When Senator Jeff Flake decided to get into the bass music business in 2002, he was already the king of bass, according to bass pro leed drummer Tom Wilson.
“I was the king,” Wilson said in an interview.
“I had the bass keys.
I was the biggest bass player in the world.”
When Flake, a Democrat, first joined the Bass Pro Shops in 1986, it was a rare opportunity to make a buck in the business.
At the time, bass was still a niche genre.
“In those days, it had a big, big niche in the music industry,” Wilson recalled.
“We had to play a lot of things with a lot more power than we had.”
“It was really hard work,” Wilson added.
“But I think what happened was that when the industry started to take off, the bass became a bigger part of the music business.”
The bass industry in the US is huge, with more than $8 billion in annual sales.
But in 2002 — the year the first bass pro tour was held — the US had only four bass players.
And only one of them was an active bass player: Wilson.
That’s why, in 2002 the bass pro business exploded in the United States, with thousands of young players getting their first gigs.
“It was kind of a game changer in the industry,” said Wilson.
In the mid-aughts, a few years after Flake was elected to Congress, the Bass Pros of the world began to grow.
“There was a lot happening in the bass world, and the Bass Players Association was formed,” Wilson explained.
The Bass Pro Players Association (BPPA) began in 2002.
The BPPA has been a key player in bringing new bass players into the world of music.
And Wilson, now the president of the BPPA, says the association has had a “huge impact” on the future of the bass.
“It’s not only what we do, it’s what we believe,” Wilson told CNN.
“The BPPA is a place that I want to continue to be a part of.”
Wilson is the former bass pro who helped shape bass music in the late ’80s and early ’90s, when the genre was growing in popularity.
His career began in a small recording studio in Las Vegas, Nevada, as a young musician.
“My first job was working on records,” Wilson recalls.
“You would record one or two songs and then you would have a couple weeks off.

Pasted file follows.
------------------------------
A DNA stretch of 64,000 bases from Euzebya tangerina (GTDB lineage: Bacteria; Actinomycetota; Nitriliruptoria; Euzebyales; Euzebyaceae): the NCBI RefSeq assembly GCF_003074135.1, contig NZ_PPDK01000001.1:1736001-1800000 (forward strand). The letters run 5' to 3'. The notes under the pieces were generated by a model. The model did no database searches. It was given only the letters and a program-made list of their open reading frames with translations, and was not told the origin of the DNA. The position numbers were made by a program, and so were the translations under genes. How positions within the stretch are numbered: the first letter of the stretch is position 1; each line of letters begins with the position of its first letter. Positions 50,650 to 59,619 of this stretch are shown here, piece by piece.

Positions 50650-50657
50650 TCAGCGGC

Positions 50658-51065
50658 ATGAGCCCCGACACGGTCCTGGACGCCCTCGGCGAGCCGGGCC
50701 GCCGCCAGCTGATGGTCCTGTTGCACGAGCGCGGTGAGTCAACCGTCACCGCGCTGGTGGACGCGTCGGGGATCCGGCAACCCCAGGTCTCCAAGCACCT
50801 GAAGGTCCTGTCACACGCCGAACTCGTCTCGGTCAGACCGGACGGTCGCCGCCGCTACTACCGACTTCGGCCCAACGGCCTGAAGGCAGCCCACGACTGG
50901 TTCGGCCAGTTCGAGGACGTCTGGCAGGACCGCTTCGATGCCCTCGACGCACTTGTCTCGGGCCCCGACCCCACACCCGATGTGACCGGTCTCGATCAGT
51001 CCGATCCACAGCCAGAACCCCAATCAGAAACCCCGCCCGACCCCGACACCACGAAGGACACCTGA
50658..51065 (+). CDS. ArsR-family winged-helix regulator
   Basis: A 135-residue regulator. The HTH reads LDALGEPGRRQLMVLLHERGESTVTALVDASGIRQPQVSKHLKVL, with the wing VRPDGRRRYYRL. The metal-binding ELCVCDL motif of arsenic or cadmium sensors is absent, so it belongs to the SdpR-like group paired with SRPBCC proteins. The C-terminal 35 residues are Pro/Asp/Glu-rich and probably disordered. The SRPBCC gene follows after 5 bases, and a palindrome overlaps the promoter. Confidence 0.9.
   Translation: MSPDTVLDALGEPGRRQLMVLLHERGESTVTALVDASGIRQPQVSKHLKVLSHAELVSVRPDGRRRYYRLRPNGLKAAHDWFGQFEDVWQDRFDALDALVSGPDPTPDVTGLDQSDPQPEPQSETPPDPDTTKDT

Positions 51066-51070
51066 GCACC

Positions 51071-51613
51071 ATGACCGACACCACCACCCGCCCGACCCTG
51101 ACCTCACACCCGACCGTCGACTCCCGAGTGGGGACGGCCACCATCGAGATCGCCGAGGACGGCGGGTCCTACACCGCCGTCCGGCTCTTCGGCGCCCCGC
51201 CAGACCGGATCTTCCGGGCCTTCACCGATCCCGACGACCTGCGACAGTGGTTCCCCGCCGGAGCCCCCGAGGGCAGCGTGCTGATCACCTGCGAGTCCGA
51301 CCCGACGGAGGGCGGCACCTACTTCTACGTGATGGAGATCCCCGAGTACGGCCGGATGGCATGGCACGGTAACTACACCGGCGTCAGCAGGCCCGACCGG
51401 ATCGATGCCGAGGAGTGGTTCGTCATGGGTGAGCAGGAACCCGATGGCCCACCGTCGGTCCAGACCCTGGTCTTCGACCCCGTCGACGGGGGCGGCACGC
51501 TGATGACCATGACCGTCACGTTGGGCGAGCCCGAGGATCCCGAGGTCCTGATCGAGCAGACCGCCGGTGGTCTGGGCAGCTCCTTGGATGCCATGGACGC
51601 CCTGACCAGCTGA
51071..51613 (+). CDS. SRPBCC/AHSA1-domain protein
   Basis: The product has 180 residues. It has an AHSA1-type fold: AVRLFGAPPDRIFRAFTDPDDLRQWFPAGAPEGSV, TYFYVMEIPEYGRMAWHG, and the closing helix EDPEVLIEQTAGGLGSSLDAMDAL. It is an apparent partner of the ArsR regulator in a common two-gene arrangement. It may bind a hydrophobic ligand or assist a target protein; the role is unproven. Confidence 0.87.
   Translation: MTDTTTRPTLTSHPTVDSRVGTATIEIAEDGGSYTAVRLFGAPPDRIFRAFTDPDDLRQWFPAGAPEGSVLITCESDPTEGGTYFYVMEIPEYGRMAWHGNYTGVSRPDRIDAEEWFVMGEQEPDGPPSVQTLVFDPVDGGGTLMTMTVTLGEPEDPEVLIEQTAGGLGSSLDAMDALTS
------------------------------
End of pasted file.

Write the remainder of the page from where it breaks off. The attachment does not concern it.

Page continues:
That was the way it was.
You’d go out there and record some music and then come back and record something else.”
Wilson and his brother Mike started recording music in 1991 at their parents’ recording studio.
“When we got started, we had no equipment.
We used the old tape decks, the old monitors, and everything that we had,” Wilson explains.
“So we were kind of stuck.”
That’s when the idea for a record label came to the brothers.
“A lot of times you’d record the same songs on the same day and you’d come back, you’d be like, ‘Oh, it worked,'” Wilson recalls with a laugh.
“And we were like, no, that’s just not how it works.”
So Wilson decided to try to record his own songs.
And in 1992, he formed a band, The Bass Pro Leeds.
The Leeds became a staple of the underground bass scene in the early ’00s.
Their first album, 1991’s Bait, reached No. 4 on the Billboard charts.
The Leeds released two more albums, 1992’s In the Name of the King and 1993’s Bass Pro Hustle.
The Bait album became a hit.
“People would come in and they’d be singing along to us,” Wilson remembers.
“They’d be dancing.
We were like: What are you doing?
We had a lot to prove.”
The Leens released their fifth album, Bass Pro Pro Hustler, in 1993.
In 1994, they teamed up with local producer, DJ, and producer extraordinaire Steve Dickson.
“He was the only producer I had,” says Wilson.
“All the other producers were dead.”
Wilson went on to work with Steve Denton, then a record producer for a local record label.
“That was the beginning of the end,” Wilson says.
“Steve Dickson was the next guy in the line of succession to me.
I went from a young bass player to a seasoned producer.”
The Bass Pros went on a major tour of the United Kingdom, Italy, France, Germany, and other countries, and became famous in the underground.
They were invited to the White House for a press conference.
“The White House was one of the best places to be in America, and Steve Dolan had just been elected as president,” Wilson shares.
“His first message to the world was, ‘You have to come see us.'”
The first White House press conference was in 1995.
The first bass